Peter sent me this wonderfully misleading text:
"The University of Georgia, Speech and Hearing Clinic is an example of success in helping children overcome their stuttering, some starting therapy as early as two years of age. The treatment is based on the Lidcombe Program, which was developed in Australia in the 1980s and operates on the theory that stuttering is a neurological problem. It works by giving positive feedback for desired behaviour and corrective feedback for undesirable behaviour. It teaches the parents the importance of maintaining a healthy balance between praise and correction, making the process a positive experience for the child. The clinic claims to have a 75% success rate in eliminating stuttering, with the remaining 25% continuing to have a mild stutter. The treatment is more effective the earlier it is started and parents are encouraged to seek help as soon as they notice a speech problem."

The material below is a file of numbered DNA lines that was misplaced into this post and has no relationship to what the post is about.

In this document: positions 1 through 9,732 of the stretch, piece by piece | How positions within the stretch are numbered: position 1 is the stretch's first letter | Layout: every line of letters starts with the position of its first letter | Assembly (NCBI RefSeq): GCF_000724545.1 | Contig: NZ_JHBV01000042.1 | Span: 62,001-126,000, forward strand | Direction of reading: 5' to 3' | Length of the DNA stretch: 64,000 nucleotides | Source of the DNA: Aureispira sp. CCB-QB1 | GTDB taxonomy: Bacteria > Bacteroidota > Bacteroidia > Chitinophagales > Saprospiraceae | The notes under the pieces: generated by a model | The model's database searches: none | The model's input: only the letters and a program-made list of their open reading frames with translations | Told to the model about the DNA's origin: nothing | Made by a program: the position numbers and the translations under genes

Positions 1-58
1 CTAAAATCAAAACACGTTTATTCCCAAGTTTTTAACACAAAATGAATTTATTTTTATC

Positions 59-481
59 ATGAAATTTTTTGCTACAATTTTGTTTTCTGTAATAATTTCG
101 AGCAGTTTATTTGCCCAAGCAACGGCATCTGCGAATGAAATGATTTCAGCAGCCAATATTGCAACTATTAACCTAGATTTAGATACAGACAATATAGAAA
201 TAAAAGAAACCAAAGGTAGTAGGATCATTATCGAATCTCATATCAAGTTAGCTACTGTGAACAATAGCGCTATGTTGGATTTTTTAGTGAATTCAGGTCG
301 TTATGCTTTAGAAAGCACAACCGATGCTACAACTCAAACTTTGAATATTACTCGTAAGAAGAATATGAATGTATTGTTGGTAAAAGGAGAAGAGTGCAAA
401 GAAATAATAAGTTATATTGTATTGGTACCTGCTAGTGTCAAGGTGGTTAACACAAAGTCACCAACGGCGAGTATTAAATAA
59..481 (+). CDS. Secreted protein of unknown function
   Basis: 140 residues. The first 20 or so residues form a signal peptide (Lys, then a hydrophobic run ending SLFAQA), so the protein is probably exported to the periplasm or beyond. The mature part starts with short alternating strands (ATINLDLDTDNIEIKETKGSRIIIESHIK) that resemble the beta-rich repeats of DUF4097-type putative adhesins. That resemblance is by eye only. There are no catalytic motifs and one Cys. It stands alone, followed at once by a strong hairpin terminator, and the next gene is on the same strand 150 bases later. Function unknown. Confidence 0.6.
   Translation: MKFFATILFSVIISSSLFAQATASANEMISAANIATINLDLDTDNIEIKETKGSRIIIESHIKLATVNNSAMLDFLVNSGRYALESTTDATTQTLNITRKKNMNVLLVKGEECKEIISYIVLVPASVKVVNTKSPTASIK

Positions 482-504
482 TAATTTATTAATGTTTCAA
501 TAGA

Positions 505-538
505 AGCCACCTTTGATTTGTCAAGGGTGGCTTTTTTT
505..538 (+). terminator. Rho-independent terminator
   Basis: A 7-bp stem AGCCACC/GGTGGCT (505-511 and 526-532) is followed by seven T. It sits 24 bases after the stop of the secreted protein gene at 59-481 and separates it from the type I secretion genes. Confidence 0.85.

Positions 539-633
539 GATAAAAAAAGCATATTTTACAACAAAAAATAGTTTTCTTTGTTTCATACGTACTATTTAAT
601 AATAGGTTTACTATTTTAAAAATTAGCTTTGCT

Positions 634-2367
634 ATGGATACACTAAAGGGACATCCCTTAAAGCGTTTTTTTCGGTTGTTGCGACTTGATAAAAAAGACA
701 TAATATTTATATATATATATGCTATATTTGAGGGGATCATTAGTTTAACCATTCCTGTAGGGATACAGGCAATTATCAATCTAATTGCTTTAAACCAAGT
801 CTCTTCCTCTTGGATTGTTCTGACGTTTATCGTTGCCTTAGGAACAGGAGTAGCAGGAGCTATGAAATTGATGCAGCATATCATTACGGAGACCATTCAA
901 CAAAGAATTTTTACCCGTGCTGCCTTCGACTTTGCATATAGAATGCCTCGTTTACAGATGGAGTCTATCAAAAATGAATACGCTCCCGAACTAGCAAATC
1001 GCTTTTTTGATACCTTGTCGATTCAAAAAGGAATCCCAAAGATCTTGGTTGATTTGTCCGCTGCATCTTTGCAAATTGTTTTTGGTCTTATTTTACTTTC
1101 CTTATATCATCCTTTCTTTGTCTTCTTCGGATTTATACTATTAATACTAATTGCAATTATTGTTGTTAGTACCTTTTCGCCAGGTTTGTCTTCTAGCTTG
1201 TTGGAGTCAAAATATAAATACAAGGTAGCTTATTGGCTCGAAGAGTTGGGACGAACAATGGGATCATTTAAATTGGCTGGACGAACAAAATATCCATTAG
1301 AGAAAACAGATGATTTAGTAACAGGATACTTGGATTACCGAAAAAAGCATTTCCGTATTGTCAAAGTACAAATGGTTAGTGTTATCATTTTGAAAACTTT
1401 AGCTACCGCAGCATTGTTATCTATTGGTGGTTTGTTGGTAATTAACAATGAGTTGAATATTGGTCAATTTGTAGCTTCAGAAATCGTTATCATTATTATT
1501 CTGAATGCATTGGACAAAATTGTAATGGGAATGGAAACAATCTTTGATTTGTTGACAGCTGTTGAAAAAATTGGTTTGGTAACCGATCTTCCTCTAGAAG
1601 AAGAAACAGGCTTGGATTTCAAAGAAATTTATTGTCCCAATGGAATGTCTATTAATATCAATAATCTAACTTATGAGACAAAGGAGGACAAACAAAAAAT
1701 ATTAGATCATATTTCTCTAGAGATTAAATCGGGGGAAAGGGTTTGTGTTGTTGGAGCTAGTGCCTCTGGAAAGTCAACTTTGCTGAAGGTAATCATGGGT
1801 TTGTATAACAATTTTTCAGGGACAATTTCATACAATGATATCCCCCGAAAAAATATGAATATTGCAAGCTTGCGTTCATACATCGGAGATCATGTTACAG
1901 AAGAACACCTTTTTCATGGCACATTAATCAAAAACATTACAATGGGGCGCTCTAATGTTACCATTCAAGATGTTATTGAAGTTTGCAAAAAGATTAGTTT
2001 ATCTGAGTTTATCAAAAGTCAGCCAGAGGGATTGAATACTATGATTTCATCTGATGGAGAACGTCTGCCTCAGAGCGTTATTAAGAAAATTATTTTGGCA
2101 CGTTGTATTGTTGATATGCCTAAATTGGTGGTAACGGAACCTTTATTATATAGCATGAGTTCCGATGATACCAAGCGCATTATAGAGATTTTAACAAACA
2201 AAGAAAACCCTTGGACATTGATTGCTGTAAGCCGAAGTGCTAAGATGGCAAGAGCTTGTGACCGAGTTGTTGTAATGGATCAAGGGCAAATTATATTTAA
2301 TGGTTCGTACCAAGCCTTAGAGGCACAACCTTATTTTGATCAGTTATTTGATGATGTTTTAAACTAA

75% sucess rate?? Excue me: 75% of the kids recover anyway naturally. On the other hand, the statement that "the remaining 25% continuing to have a mild stutter." is indeed possible after a good treatment with a good therapist, good parental support, and a receptive child. However, I would speculate that even though many leave with a milder stuttering, there is absolutely no guarantee that they will relapse over the next years. On the other hand, this relapse rate might be lower than with adults. Also the psychosocial adaptation could be much better than if the child had no intervention.